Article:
Tuesday, September 25, 2007


There was a typo in the version of the First Assignment provided electronically. The number of the Ktisis mosaic in the Muesum in 2825, as in the handout. (The electronic version has been corrected.)

Technical difficulties, some expected, some not, have occurred. We are addressing these.

At all events, you can't miss the Ktisis mosaic. Just go the Museum gallery and examine it directly.

The final for this course will be on December 20 at 7 PM. The last class will be on Monday December 17.

Saturday, September 22, 2007

Summary of Lecture Three

The main part of the discussion concerned two significant instances of "underground" art, one from the center of empire, the outskirts of Rome; the other from a frontier town in the Middle East.

Over the years a number of myths have grown up about the Roman catacombs. Although martyrs were buring there these underground cemeteries never served as places of refuge. The paintings--major evidence for the emergence of early Christian iconography--do not date from the Apostolic period, but only from the time after ca. 200 CE.

The ceiling painting at the catacomb of SS. Peter and Marcellinus shows two types of imagery--symbolic and narrative. The central figure of the Good Shepherd represents an appropriation of an old personification of Philanthropia--compassion for humanity--reinterpreted in accord with New Testament references. The orans (praying) figures at t he corners suggest contemporary worshippers, and more generally the love of God. The narrative scenes of the life of Jonah were understood typologically, with Jonah as a precursor of Jesus--but also in terms of the aspirations for resurrection of the ordinary believer.

Much of the imagery stems from the Hebrew Bible, the Old Testament for Christians, suggesting dependence on earlier Jewish imagery.

The catacombs also contain images of Hercules, Orpheus and other classical themes. These figures were also understood typologically--and in terms of the preparatio evangelica, the aspects of truth that the Creator vouchsafed to worthy pagans. These appropriations constitute the first stage of the Christian adoption of classical mythology, a trend that was to last through the Middle Ages, becoming most prominent in the Italian Renaissance. The mosica of Christ as the solar principle reflects the "compromise" principle of the Sol Invictus, honored on December 23.

On the west bank of the Euphrates River, the city of Dura Europos was founded in 303 BCE and destroyed by the Persians in 256/7. The remained undisturbed until its 1920 rediscovery and subsequent excavation. The shrines of Dura show a "delicious confusion" of religions. In addition to the official cult of Zeus, one could visit the Mithraeum, the Temple of the Palmyrene Gods, and others.

While not unique, the paintings of the Synagogue are the most extsnsive and impressive ensemble to have survived. They are kept in the National Museum of Damascus. Most of the scenes are narratives stemming from various books of the Hebrew Bible. Attempts to find a single, overarching theme have not (to my knowledge) proved successful. It is probably best to regard them as reminders of the history of the Jewish people, as recorded in Scriptures.

As flat objects, the paintings did not--at this time--come under special scrutiny as idolatry. The frescoes show a number of "anticlassical" devices, including flatness, stacking to indicate depth, reverse perspective, and attenuation of cast shadows. The combination of Greco-Roman and Persian costume illustrates the principle of hybridity.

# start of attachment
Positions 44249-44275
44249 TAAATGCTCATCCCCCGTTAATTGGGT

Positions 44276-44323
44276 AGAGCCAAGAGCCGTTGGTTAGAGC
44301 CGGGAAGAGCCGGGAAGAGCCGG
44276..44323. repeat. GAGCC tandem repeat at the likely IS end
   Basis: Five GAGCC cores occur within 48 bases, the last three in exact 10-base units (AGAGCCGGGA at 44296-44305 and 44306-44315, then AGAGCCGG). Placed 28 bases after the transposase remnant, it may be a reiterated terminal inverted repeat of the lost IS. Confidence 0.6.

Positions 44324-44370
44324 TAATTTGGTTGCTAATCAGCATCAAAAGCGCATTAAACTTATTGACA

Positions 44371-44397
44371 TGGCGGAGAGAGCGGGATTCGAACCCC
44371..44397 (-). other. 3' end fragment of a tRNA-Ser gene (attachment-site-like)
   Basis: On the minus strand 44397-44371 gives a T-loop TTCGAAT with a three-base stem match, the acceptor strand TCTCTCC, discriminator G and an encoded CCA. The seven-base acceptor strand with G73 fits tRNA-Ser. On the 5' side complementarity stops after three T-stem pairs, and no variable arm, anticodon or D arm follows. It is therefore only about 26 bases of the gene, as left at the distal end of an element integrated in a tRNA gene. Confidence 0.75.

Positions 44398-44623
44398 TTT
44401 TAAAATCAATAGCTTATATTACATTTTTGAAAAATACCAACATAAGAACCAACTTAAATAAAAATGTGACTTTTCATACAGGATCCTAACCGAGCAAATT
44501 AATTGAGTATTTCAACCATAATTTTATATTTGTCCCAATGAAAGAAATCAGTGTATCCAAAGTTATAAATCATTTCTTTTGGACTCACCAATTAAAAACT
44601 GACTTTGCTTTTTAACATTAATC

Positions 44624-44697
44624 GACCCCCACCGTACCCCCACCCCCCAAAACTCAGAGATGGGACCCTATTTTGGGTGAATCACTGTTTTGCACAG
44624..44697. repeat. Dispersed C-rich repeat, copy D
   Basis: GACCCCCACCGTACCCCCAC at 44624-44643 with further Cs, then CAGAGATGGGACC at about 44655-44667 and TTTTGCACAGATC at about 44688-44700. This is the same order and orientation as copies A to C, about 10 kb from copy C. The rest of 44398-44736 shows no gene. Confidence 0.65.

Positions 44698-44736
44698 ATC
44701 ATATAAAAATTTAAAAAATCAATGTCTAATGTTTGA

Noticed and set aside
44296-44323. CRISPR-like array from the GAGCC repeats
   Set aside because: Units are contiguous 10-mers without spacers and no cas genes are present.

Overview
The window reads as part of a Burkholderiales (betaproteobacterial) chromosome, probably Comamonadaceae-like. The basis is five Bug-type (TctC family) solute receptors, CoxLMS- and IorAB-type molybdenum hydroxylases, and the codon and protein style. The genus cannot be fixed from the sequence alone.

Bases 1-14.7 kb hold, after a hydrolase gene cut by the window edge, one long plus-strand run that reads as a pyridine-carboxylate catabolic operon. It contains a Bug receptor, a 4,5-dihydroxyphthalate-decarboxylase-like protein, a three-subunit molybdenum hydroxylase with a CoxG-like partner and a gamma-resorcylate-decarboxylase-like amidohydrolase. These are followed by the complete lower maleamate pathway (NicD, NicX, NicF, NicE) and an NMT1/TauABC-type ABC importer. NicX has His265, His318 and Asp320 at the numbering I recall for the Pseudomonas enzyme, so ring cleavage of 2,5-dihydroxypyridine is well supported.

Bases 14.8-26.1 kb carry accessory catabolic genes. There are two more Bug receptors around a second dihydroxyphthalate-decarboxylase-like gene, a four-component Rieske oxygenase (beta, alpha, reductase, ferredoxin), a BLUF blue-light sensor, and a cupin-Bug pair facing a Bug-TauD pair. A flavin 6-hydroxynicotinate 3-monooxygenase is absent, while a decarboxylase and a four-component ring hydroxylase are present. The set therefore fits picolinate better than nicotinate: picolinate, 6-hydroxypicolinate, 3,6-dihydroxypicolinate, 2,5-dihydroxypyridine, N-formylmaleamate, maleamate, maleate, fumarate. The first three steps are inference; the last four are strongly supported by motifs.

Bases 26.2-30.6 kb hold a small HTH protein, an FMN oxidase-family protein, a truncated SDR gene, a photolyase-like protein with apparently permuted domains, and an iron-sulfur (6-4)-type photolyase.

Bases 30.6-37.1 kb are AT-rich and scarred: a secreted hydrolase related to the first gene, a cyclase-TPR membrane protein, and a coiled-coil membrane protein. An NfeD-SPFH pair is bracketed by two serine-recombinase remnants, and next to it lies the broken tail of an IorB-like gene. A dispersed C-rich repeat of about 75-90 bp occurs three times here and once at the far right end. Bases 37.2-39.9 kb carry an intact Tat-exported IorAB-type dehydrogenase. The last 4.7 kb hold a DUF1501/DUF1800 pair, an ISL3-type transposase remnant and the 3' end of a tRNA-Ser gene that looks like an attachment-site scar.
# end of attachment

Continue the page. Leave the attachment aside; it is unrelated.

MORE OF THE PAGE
The Christian Building at Dura is modest. It is simply a typical courtyard house, retrofitted for a new purpose. The main rooms are the assembly hall and the baptistery. The latter contained some paintings, since removed to Yale University. The Good Shepherd backs the font area in the baptistery. In this composition we noted a typological "footnote" in the little figures of Adam and Eve at the lower left (Jesus was regarded as the New Adam.)

Examples of sculpture from Palmyra, Coptic Egypt, Carthage, and Adamklisse (Bulgaria) illustrate Middle Eastern principles in the broad sense. It is probably these principles that came to the fore in the new reliefs of the Arch of Constantine--rather than any metropolitan development.

READING. To learn more about this material, the instructor recommends the following books:

R. Bianchi-Bandinelli, Rome: The Late Empire, NY, 1970.

A. Grabar, Early Christian Art, NY 1968.

R. Krautheimer, Early Christian and Byzantine Architecture, rev. ed., Harmondsworth, 1987.

L. J. Levine, The Ancient Synagogue: The First 1000 Years, second ed., New Haven, 2005.

T. F. Mathews, The Clash of Gods, rev. ed., Princeton, 1999.

W. F. Volbach, Early Christian Art, NY, 1962 [excellent photos; text negligeable]

K. Weitxmann, Late Antique and Early Christian Book Illumination, NY, 1977.

Monday, September 17, 2007

The Early Medieval Triad


As a rule triadic schemes are subtler and more revealing than dichotomies (“binaries”), a methodological principle brilliantly theorized by the anthropologist Claude Levi-Strauss. Yet C. R. Morey’s scheme trichotomizing the sources of medieval art requires much adaptation and updating; as it is, it will not serve.

Clearly the racial explanation fails. If, in pharaonic Egypt, the collective DNA (so to speak) dictated the convention of fractional representation (in which heads appear in profile), how could a very similar DNA pool generate the opposite practice: heads presented frontally? In a different part of the world, scholarly attempts (e.g. by N. Pevsner) to stipulate regularities governing the volatile record of English art (“Englishness”) have failed, even though the population pool has changed very little.

Setting aside improbable theories of racial constants, we are on firmer ground with language and religion. In the ancient Middle East most of the dominant languages were Afro-Asiatic, as distinct from the Indo-European tongues of Greece and Rome. This difference tended to set those speakers apart from the Greco-Roman ruling circles. In the Early Christian period another contrast emerged, as the Syrians became Nestorians and the Egyptian Copts Monophysite, while Greek and Roman speakers remained orthodox Catholics. Yet what is the connection between these three elements—language, religion, and art? Taking a leaf from the study of modern ethnic groups, some contemporary historians have posited that these elements fused synergetically to make up a pattern of resistance. “Deviant” cultural expression served as a marker for group solidarity. Compare the role of hip-hop in today’s African American culture. Of course such phenomena are always subject to coopting, but that propensity helps to explain the spread of Middle Eastern artistic conventions through the whole panoply of medieval lands.